I was sendt a link to a Side Kick Toturial some time ago (time passes sooo fast) and I really really liked it. It is made by a Chang Hon Ryu student called Simon and he is quite good. He has some other Toturials that I will share in the future but I will start with this one. The side kick is one of the most challenging kicks we have. It is so many ways to do it and while the Kukkiwon has their Version (which actually has a few small differences from Simon`s Version) I think that it should really be up to the students to find one that will be safe for them to do and which is effective for them in terms of ease of movement and how much power and speed they can generate. It does not matter which version of the side kick you choose in terms of the excersises Simon presents in his video. I use many of them my self and I will try out a few of his tips that I do not currently follow. I enjoy his presenting style which is so full of energy that you just want to get off your behind and train once you see it. Simon is open for comments and wishes feedback so if you have anything you would like to share do not hessitate on commenting on youtube. And if you really enjoy the video do not hessitate to share:-)



Saturday, 16 May 2015

Basic Taekwondo Theory for Gup Graders (coloured belts) Part 2

Image Source
In the last post I wrote about basic Taekwondo theory aimed at coloured belts and people doing the jump from 1st gup to 1st dan. In that post we covered what does Taekwondo mean, how to write Taekwondo in Korean Hangul, the different heights of the body in Korean as well as counting to 100 and some body parts. This time I wanted to provide a quick reference to the 8 "Gwe" and a chart of Vital points as well as a few examples of techniques to use to attack a few of those points. I will keep this relatively basic but it is always good to review this material as this is what people usually get on a theory test and knowing this stuff will make you able to answer many lower graders questions if you are a senior student or an instructor. Again a short caveat: I practise Kukki Taekwondo, I follow the Kukkiwon standard and I practise the KTA Poomsae (Taegeuk and Black Belt Poomsae). If you are ITF or belong to an independant Dojang some of this theory might deviate from what you are using.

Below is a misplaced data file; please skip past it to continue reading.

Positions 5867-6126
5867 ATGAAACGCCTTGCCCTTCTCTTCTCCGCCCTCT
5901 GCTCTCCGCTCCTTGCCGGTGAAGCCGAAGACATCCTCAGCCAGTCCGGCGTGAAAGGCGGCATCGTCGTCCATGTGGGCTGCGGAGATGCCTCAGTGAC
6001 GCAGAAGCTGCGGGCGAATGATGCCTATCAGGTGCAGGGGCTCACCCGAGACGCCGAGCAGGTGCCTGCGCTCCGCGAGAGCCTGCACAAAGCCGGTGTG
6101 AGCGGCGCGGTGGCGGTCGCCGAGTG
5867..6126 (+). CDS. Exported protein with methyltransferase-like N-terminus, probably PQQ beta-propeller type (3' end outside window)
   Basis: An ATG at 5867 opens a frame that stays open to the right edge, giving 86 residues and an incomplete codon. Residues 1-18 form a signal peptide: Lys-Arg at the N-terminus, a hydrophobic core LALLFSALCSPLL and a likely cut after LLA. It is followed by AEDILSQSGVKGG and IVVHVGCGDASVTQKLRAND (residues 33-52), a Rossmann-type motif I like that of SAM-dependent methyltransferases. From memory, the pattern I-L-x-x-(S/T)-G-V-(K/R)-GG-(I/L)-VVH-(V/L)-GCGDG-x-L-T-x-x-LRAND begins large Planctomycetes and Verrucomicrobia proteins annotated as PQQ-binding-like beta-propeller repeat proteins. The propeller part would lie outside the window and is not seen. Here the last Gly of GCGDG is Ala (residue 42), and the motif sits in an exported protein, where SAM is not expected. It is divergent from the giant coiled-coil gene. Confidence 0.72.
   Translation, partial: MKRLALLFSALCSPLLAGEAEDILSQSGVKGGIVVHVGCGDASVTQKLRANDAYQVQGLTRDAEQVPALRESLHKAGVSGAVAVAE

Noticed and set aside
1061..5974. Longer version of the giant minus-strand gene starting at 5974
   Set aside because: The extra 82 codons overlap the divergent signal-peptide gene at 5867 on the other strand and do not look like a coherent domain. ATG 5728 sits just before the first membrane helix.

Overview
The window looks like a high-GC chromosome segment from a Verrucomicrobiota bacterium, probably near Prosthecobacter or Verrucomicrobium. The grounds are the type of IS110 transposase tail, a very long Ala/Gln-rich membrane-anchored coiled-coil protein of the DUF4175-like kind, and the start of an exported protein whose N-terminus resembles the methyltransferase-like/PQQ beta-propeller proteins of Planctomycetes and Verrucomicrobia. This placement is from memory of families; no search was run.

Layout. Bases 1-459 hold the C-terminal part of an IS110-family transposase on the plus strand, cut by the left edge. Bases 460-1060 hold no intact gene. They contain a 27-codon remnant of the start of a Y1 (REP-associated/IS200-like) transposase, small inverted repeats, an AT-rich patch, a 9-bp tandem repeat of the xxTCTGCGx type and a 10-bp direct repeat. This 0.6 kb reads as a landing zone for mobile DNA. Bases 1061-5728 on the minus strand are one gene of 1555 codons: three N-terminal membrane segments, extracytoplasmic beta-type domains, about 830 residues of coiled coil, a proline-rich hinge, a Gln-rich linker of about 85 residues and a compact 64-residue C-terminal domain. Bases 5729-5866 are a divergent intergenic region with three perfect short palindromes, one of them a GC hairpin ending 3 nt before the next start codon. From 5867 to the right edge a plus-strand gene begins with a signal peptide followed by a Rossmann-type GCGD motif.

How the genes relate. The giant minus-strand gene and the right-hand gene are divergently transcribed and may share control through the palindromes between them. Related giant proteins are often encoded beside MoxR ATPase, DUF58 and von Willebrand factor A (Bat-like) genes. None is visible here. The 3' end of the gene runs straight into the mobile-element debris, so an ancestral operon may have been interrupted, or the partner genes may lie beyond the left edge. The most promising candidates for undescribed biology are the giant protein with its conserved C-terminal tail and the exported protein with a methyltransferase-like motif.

Thursday, 14 May 2015

Basic Taekwondo Theory for Gup Graders (coloured belts) Part 1

Usually I write about stuff that are aimed for black belts or people nearing black belt ranks. I write for people like me who have practised for many years and who wants a little more than what you usually find in textbooks. This post is NOT one of the usual ones. This time of year many people are preparing to grade for a new belt and a part of that grading should in my opinion be a theory test. If not between the coloured belts than at least it should be a part for the grading from 1st gup to 1st dan
. With that in mind I thought many would benifit from a post that shares basic Taekwondo theory (body parts, the different heights, vital points, examples of techniques to attack those points, the tenets and laws of Taekwondo, what Taekwondo means, how to write Taekwondo in Korean plus the different "Gwe", their Korean name and a shorthand answer of their symbolic nature. If you are reading this keep in mind that I am a Kukki Taekwondo practisioner, I follow the Kukkiwon standard and I practise the KTA forms (Taegeuk and Black belt forms). So if you are ITF or belong to a different independent Dojang your words and theory might differ from mine.

I can not promise that I will get all that down in this one post but I will start writing and see how much time I get, and if I cant finish I will write (a) follow up post(s). So with that lengthy introduction out of the way lets just dive straight in: